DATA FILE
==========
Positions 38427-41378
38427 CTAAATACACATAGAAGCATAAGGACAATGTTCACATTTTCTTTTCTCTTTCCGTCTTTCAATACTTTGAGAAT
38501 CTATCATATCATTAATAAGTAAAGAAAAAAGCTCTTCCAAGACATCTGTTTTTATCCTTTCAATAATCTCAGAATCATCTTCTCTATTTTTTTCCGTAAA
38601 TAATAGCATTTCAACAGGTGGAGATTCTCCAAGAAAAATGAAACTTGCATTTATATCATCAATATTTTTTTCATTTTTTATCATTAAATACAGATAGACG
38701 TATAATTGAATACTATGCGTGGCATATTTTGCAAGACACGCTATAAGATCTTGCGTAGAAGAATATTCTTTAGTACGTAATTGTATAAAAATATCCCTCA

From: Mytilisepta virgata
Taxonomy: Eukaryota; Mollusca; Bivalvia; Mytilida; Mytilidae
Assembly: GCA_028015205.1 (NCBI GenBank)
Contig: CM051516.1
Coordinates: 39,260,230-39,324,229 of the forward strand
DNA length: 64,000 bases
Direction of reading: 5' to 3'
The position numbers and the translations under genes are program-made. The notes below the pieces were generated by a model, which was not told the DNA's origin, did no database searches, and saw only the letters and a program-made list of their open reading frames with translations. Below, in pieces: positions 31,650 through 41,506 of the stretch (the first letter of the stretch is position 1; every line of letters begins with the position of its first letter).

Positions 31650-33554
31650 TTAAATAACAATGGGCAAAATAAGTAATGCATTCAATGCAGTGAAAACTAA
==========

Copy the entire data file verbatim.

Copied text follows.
Positions 38427-41378
38427 CTAAATACACATAGAAGCATAAGGACAATGTTCACATTTTCTTTTCTCTTTCCGTCTTTCAATACTTTGAGAAT
38501 CTATCATATCATTAATAAGTAAAGAAAAAAGCTCTTCCAAGACATCTGTTTTTATCCTTTCAATAATCTCAGAATCATCTTCTCTATTTTTTTCCGTAAA
38601 TAATAGCATTTCAACAGGTGGAGATTCTCCAAGAAAAATGAAACTTGCATTTATATCATCAATATTTTTTTCATTTTTTATCATTAAATACAGATAGACG
38701 TATAATTGAATACTATGCGTGGCATATTTTGCAAGACACGCTATAAGATCTTGCGTAGAAGAATATTCTTTAGTACGTAATTGTATAAAAATATCCCTCA

From: Mytilisepta virgata
Taxonomy: Eukaryota; Mollusca; Bivalvia; Mytilida; Mytilidae
Assembly: GCA_028015205.1 (NCBI GenBank)
Contig: CM051516.1
Coordinates: 39,260,230-39,324,229 of the forward strand
DNA length: 64,000 bases
Direction of reading: 5' to 3'
The position numbers and the translations under genes are program-made. The notes below the pieces were generated by a model, which was not told the DNA's origin, did no database searches, and saw only the letters and a program-made list of their open reading frames with translations. Below, in pieces: positions 31,650 through 41,506 of the stretch (the first letter of the stretch is position 1; every line of letters begins with the position of its first letter).

Positions 31650-33554
31650 TTAAATAACAATGGGCAAAATAAGTAATGCATTCAATGCAGTGAAAACTAA